More Americans now die every year from drug overdoses than car accidents. And the majority of those overdoses involve prescription medications. In 2012 alone, health care providers wrote enough prescriptions for opioid pain medications to provide every American adult with a bottle of pills, the
White House noted in a recent statement.
These statistics — and frequent headlines about the United States’ opioid abuse “epidemic” — are alarming. But so is chronic pain, a debilitating affliction that, according to the National Institutes of Health (NIH), affects about one-third of the U.S. population.
For many chronic pain sufferers, prescription medications are the only way to manage pain and restore their quality of life. Prescriptions of opioids, a class of prescription pain-relievers that includes Vicodin (hydrocodone/acetaminophen), Percocet (oxycodone/acetaminophen) and Oxycontin (oxycodone) are particularly on the rise. According to the NIH, the number of prescriptions written for two opioids for pain treatment nearly tripled between 1991 and 2011.
“I think we’re in an era where health care providers are taking pain management more seriously, which is a good thing. I don’t think pain was assessed and managed properly in the past,” says
Rabia Atayee, PharmD, associate clinical professor in the Skaggs School of Pharmacy and Pharmaceutical Sciences at University of California, San Diego. “But on the flip side, this means more patients are getting opioids without fully understanding risks and benefits.”
Atayee specializes in pain management and works with patients at Moores Cancer Center at UC San Diego Health and Thornton Hospital. Her research is focused on evaluating how opioids are used in hospitals and developing strategies to manage opioid-induced side effects.
“Opioids can be polarizing — people tend to think these medications are either ‘the best’ or ‘horrible,’” Atayee says. “We want to dispel those myths and help people reach a middle ground when it comes to treating pain with opioids. Like any other mediation, opioids have their risks and concerns and of course shouldn’t always be used for everyone in pain, but we think these medications are beneficial and effective for certain people.”
Managing the medication
For chronic pain sufferers who would benefit from opioids, Atayee has some advice for decreasing risk during treatment. First, it is important to work with your provider to be sure you only take opioids while you are experiencing pain that can’t be treated as effectively any other way and while the benefits outweigh the risks, she says. Throughout treatment with opioids, it’s helpful to involve family members in understanding medications, to help prevent misuse and abuse. Then it’s essential to taper off of these medications with the help of your provider.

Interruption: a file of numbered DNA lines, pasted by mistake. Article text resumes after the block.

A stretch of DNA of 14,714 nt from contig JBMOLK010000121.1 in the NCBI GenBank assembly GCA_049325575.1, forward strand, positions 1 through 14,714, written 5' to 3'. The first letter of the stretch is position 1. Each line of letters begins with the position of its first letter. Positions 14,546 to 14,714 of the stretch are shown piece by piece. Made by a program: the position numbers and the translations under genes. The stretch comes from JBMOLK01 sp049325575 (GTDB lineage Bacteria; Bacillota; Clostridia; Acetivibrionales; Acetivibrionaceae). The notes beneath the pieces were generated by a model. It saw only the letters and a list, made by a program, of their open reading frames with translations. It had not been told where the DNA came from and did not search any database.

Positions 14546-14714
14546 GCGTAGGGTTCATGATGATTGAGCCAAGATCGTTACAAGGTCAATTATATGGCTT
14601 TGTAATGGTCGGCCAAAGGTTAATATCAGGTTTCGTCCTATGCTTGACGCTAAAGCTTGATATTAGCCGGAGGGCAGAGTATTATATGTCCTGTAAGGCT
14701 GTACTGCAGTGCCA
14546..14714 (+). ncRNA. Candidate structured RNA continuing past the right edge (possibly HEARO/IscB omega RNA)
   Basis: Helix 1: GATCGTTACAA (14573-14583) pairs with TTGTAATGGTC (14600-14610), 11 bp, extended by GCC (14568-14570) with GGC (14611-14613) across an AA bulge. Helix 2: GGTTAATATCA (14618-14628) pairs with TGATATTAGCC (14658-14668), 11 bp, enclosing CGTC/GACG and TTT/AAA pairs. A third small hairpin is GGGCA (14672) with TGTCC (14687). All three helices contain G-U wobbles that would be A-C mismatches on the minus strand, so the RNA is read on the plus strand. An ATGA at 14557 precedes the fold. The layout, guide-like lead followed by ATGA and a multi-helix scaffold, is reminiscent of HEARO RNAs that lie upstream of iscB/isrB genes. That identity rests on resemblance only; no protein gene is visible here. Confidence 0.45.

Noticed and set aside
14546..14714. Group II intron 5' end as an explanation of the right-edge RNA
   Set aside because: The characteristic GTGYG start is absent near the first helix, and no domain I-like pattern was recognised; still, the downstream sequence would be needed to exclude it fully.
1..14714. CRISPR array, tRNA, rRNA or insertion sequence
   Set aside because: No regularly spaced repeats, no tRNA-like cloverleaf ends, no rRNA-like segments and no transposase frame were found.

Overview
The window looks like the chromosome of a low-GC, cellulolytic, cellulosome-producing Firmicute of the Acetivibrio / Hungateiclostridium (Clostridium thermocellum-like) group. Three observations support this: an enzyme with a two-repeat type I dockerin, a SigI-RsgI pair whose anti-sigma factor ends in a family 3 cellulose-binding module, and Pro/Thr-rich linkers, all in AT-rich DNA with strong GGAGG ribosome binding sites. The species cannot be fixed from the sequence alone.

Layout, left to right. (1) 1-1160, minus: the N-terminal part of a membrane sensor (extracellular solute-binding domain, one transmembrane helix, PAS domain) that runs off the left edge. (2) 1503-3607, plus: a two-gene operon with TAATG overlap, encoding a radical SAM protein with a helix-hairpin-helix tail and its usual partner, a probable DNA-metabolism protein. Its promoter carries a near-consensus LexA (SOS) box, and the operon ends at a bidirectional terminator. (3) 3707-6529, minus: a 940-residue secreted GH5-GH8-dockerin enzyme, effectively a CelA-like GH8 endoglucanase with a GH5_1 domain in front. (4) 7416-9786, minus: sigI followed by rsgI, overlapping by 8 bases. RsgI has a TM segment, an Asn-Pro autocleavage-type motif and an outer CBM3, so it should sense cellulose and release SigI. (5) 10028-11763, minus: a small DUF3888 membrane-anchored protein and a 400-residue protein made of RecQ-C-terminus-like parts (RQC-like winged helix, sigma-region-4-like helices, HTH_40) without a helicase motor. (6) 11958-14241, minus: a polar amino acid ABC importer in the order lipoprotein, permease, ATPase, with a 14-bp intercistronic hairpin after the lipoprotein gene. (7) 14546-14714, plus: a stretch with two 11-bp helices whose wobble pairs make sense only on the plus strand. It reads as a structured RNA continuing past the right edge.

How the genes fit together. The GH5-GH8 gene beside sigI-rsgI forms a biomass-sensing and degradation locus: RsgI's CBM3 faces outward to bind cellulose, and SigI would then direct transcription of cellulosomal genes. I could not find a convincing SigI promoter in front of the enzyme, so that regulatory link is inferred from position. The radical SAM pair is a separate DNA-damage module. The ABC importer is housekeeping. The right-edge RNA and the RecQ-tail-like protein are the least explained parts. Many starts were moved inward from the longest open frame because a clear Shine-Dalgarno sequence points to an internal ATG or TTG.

“The goal in prescribing opioids is that patients with pain will live and function better while on opioids than without opioids,” Atayee says. “Studies have shown that when opioids are taken exactly as prescribed they are generally safe to use, manage pain effectively, and rarely cause addiction.”
That’s the rub, though: 20 to 30 percent of patients prescribed opioids for chronic pain are misusing the medication, according to a study published April 2015 by the International Association for the Study of Pain. “Misuse” covers a wide range of behaviors — everything from sharing pills to taking more than is prescribed.
To prevent opioid misuse and abuse, Atayee and her colleagues are looking for new ways to help physicians set limits when it comes to prescribing opioids. They want to see more physicians prescribing only limited amounts of opioids to their patients, and then scheduling frequent follow-up visits to assess if the opioid is improving their quality of life.
“If prescribed and used correctly, opioids should help patients sleep better, work better, live better,” Atayee says. “What we don’t want to see is a patient whose function and quality of life decreases after starting an opioid.”
Unfortunately, opioid abuse extends beyond the doctor and patient. According to National Survey on Drug Use and Health, more than 50 percent of people who misuse or abuse opioids didn’t get it from a prescription. They got it from someone they knew and they didn’t have to pay for it.
“We reach a national crisis of abuse when opioids get into the hands of people who they are not intended for,” Atayee says. “That puts the responsibility on the person who is prescribed opioids to use them properly, not share them with others, and discard leftovers appropriately.”
Atayee explains that discarding leftover opioids properly could mean mixing unneeded pills with kitty litter, coffee grounds or bleach to make them unappetizing before discarding them. Alternatively, you can contact your sheriff’s department to learn about “prescription take back” programs in your area.
“According to the California Department of Public Health, there were more than 7,000 opioid-related deaths in California between 2008 and 2012,” Atayee says. “I believe most of those deaths could’ve been prevented.”
Care at UC San Diego Health
Center for Pain Medicine